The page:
ment of a contract signed sev- '
eral years ago. The 50 machines
would have cost slightly over
$1 milion each—a bargain for
Call Evenings Until 9
'military jets on today's market.
353-3284
Phantoms, reflecting inflated
American prices, cost about S4
million apiece.

Venzco

Congressmen who expect the
President to authorize new sales to
Israel do not anticipate new loans
to finance the transactions. They
cite the domestic "tight money'
situation and the inflationary pres-
sures restricting government funds.
It is possible that some way will
be found to ease Israel's defense
burden because of congressional
sentiment. But such an initative
well certainly not come from the
State Departmetnt and probably
not from the budget-concious White
House. Israel is the world's only
democracy threatened by Soviet-
supplied jets that has such diffi-
culties in Washington both in buy-
ing and financing American jets.

U.S. military policy toward Isra-
el is examined in a study entitled
"Dilemmas of the Arms Traffic"
in the new issue of "Foreign Af-
fairs," an American quarterly re-
view. Geoffrey Kemp, author of
the analysis, saw the issue as "how
to balance the need to preserve
Israel's security against the dan-
gers of a U.S.-Soviet confrontation
and continued bad relationships
with Arab countries." It was found
that "there are some compelling
reasons why, in the short run, the
most important U.S. policy ob-
jectives have been served by sup-
plying certain weapons to Israel,
and why it would he unwise to
deny Israel further suplies in the
hope that such restraint would en-
hance the prospects of a multi-
lateral political settlement between
the various parties to the conflict."

According to the analysis, "a
unilateral decision to delay or
withhold aircraft or spare parts
would stand the risk of tipping
the crucial balance of air power,
not necessarily in favor of Egypt,
Syria, Iraq, and Jordan, but at
least away from the present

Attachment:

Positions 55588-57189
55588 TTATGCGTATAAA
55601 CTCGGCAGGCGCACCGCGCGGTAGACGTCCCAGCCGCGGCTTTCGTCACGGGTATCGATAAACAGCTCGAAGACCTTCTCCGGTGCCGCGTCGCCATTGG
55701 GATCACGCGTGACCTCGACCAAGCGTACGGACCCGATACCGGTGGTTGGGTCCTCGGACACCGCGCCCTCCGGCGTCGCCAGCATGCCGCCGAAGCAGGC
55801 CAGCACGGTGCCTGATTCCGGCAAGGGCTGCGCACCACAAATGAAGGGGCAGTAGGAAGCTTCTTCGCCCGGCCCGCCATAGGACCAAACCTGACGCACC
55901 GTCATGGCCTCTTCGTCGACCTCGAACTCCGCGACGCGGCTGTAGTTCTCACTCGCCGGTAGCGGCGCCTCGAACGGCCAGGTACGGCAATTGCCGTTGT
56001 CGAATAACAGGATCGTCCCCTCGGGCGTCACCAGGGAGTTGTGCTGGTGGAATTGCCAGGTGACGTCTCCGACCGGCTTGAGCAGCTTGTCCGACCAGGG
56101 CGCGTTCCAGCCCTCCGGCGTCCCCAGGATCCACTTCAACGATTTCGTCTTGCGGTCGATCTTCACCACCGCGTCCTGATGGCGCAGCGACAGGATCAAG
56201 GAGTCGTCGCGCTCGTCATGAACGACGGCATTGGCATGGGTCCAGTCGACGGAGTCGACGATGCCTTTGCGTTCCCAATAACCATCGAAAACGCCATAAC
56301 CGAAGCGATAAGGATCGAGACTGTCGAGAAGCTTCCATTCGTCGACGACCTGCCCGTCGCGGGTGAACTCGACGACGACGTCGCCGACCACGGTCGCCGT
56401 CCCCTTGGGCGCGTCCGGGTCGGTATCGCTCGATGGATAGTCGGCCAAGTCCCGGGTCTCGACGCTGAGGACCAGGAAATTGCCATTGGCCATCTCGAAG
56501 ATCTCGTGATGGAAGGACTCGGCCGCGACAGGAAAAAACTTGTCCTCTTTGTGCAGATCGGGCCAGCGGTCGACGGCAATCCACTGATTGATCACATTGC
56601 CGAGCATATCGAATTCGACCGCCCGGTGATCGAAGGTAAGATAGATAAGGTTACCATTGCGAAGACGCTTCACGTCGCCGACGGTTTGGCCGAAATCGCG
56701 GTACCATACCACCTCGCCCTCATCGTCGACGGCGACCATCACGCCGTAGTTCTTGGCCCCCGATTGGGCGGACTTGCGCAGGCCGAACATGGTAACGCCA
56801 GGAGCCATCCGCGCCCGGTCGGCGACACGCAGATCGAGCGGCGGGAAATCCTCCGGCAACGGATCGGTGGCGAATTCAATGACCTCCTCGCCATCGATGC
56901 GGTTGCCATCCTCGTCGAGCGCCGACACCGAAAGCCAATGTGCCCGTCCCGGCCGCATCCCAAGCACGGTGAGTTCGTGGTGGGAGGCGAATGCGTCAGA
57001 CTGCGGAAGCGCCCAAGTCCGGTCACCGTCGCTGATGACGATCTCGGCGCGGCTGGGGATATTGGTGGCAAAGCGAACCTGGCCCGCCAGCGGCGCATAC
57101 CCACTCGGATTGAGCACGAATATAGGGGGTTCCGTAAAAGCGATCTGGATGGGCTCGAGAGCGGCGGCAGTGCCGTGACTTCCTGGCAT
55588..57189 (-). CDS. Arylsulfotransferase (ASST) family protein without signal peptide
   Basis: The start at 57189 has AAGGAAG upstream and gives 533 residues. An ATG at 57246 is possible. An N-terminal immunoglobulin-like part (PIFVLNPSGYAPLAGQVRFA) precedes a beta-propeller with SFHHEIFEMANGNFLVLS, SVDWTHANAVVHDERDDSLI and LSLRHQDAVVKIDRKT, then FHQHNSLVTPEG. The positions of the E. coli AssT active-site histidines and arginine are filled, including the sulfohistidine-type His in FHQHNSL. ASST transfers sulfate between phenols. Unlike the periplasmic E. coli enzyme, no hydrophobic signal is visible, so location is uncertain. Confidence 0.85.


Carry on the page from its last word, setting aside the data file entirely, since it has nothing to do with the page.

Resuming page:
clear superiority which Israel
enjoys. It can be argued that
as long as Israel remains the
dominant local airpower in the
Middle East, the likelihood of a
fullscale resumption of war is
lessened though not of course,
completely removed. If Egypt
became persuaded that it, rather
than Israel, could gain mastery
of the air in the event of an
all-out war, the temptation to
plan a major offensive cam-
paign against Israel would
grow."

JERUSALEM (JTA) — Insuffi-
cient government funding and diffi-
culties in expropriation of building
,ites were listed by Mayor Teddy
Kollek as the main reasons why
building plans in East Jerusalem
were six months behind schedule.
Reporting to the Knesset eco-
nomic committee, the mayor
blamed lack of funds as the main
reason for the delay in the area's
social and economic progress. Ile
urged both an increase in budgets
of government departments in-
volved in Jerusalem and a special
fund for the municipality to help
it handle "the great financial load",
which its new situation had im-
It added that "if Israel believed
posed.
hat this was a real probability,
He declared that the govern- it would prepare for pre-emptive
ment agencies still took the pre- a ction, and the stage would be set
1967 situation as the starting point fo r the fourth war." Foreign af-
for their consideration of Jerusa- ! fa irs warned that If America de-
Ian's needs, while the present situ- I n ied arms to Israel, the Israelis
ation required "a completely new w ould "redouble its attempts to
evaluation" of the city's signifi- b uild up its own arms industry,
cance and needs. a nd would almost certainly move

By MILTON FRIEDMAN

(Copy right 1970, JTA, Inc.)

Arab powers, success in battle Soviet moratorium of arms ship-
must be measured by the speed ments to the Middle East. America
with which it can overcome its 'would "probably have to continue
enemies," while the populous to sell Israel arms as a price for
Arab states can afford a pro- , not becoming involved in a war."
longed war, said "Foreign Af-
The concept of "tiping the bal-
fairs."
ance" in Israel's favor has an iin.
A "simple balance of power" portant adherent in Washington.
based upon pure parity was there- He is President Nixon who has, on
fore difficult for "Foreign Affairs" occasion, publicly espoused this
to imagine a meaningful American- I approach.

14—Friday, January 16, 1970

THE DETROIT JEWISH NEWS